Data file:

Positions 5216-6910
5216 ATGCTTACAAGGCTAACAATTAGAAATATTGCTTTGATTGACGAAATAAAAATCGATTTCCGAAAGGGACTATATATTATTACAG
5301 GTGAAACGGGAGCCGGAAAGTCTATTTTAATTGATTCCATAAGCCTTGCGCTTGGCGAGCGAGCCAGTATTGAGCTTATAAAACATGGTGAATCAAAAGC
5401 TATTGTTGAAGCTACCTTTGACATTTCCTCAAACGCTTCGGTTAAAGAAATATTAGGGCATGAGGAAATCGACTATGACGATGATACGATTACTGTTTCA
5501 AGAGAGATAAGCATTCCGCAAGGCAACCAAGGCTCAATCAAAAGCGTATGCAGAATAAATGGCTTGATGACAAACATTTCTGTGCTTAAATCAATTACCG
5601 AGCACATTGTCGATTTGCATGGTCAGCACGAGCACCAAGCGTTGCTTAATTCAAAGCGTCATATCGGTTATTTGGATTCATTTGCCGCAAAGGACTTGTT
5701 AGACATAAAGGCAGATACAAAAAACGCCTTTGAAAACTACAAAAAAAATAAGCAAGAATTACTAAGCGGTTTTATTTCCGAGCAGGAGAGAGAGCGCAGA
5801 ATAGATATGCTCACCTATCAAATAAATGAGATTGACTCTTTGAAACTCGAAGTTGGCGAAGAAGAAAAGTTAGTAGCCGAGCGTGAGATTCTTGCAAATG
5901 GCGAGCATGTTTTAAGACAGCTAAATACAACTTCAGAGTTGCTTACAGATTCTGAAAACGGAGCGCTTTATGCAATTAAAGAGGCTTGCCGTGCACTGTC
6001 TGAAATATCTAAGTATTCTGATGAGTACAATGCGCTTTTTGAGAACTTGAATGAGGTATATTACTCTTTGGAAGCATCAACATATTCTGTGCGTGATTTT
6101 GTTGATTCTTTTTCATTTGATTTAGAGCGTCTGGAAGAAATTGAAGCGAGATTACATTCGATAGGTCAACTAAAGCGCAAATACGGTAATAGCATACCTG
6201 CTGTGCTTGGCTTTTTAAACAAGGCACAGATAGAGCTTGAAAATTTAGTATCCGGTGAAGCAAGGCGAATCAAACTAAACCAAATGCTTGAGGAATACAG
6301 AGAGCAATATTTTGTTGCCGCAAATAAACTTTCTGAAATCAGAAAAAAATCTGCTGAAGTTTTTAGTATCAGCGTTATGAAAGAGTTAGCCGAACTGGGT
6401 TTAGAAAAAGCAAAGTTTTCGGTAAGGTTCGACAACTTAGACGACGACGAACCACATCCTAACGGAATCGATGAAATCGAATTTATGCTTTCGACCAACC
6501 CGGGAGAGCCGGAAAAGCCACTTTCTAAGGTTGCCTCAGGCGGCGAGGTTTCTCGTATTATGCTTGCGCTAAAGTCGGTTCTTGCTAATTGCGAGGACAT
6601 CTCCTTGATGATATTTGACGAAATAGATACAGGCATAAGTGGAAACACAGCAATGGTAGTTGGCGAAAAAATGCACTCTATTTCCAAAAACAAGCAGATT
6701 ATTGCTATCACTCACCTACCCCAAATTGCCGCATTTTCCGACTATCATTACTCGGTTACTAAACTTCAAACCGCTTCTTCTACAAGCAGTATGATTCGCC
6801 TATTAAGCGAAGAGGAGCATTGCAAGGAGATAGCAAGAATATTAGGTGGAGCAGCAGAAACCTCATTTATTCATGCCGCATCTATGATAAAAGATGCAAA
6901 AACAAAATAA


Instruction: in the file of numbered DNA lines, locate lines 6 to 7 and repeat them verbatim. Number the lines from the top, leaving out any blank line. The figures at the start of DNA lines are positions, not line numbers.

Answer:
5601 AGCACATTGTCGATTTGCATGGTCAGCACGAGCACCAAGCGTTGCTTAATTCAAAGCGTCATATCGGTTATTTGGATTCATTTGCCGCAAAGGACTTGTT
5701 AGACATAAAGGCAGATACAAAAAACGCCTTTGAAAACTACAAAAAAAATAAGCAAGAATTACTAAGCGGTTTTATTTCCGAGCAGGAGAGAGAGCGCAGA